The structure of this book balances a thematic approach with a chronological one. The chapters focus on inequality in the history of economic and political thought (Chapters “Historicizing Piketty: The Fall and Rise of Inequality Economics,” “The Demise of the Radical Critique of Economic Inequality in Western Political Thought,” “Products before People: How Inequality Was Sidelined by Gross National Product,” and “Inequality by Numbers: The Making of a Global Political Issue?”), inequality, discrimination, and human rights (Chapters “Inequality and Post-War International Organization: Discrimination, the World Social Situation and the United Nations, 1948–1957,” “‘A Pragmatic Compromise between the Ideal and the Realistic’: Debates over Human Rights, Global Distributive Justice and Minimum Core Obligations in the 1980s,” “Inequality in Global Disability Policies since the 1970s,” and “Protection and Abuse: The Conundrum of Global Gender Inequality”), and inequality in an age of global capitalism (Chapters “Brewing Inequalities: Kenya’s Smallholder Tea Farmers and the Developmentalist State in the Late-Colonial and Early-Independence Era,” “Challenging Global Inequality in Streets and Supermarkets: Fair trade Activism since the 1960s,” “Partnerships against Global Poverty: When “Inclusive Capitalism” Entered the United Nations,” and “Third World Inc.: Notes from the Frontiers of Global Capital”). Many other themes, such as international organization and activism, occur across the chapters. Rather than providing a singular conclusion, this volume is a presentation of interconnectivity in new case studies and research perspectives on global inequality.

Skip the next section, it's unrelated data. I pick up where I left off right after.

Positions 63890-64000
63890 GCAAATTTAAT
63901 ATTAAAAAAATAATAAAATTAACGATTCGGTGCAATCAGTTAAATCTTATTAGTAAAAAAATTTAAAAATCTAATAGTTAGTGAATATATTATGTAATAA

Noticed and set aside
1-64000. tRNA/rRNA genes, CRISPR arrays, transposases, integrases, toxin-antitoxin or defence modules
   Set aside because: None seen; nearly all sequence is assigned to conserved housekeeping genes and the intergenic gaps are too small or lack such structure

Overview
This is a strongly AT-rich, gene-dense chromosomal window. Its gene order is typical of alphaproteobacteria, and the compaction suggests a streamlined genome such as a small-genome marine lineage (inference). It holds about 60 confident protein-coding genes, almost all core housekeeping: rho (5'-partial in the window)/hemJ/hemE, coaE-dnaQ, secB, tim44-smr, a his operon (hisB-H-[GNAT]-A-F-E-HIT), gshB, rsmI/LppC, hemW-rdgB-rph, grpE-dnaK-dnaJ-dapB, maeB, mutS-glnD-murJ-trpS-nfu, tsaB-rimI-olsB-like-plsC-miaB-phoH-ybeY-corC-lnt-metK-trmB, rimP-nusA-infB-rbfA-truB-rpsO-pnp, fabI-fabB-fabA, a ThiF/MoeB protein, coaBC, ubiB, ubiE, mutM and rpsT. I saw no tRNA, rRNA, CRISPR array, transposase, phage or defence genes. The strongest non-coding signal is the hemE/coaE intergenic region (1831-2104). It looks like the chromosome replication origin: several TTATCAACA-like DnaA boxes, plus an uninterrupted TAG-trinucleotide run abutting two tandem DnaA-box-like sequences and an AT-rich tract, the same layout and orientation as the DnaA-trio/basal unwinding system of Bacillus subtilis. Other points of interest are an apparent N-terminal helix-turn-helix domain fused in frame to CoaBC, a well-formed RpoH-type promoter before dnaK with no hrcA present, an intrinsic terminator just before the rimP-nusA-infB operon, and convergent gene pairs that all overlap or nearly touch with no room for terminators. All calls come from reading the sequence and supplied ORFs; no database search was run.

While each scholar’s approach to global inequality is historically informed, the book is interdisciplinary, drawing upon regional and national perspectives from around the world. The volume deliberately brings together scholars from different historical disciplines with expertise in the history of ideas, development studies, sociology, human rights, economics, international organizations, and more, in order to capture the multidimensionality and multicausality of global inequalities. This presents a broad range of contexts in a more qualitative way than representation through an aggregated UN data set or a statistical overview allows. The book assesses the dynamics of global inequality through cases that link political histories with other types of histories be they economic, diplomatic, social, or development histories. It contributes to the emerging multidisciplinary historical research on global inequality. It challenges the often more abstract historical narratives and explanations that occur in some of the economic literature and, instead, seeks to explore new and hidden dimensions and “faces” of inequality. Global inequalities are multifaceted, and research needs to be as well. After all, inequality is not just numbers. Inequality is also lived, historical experience.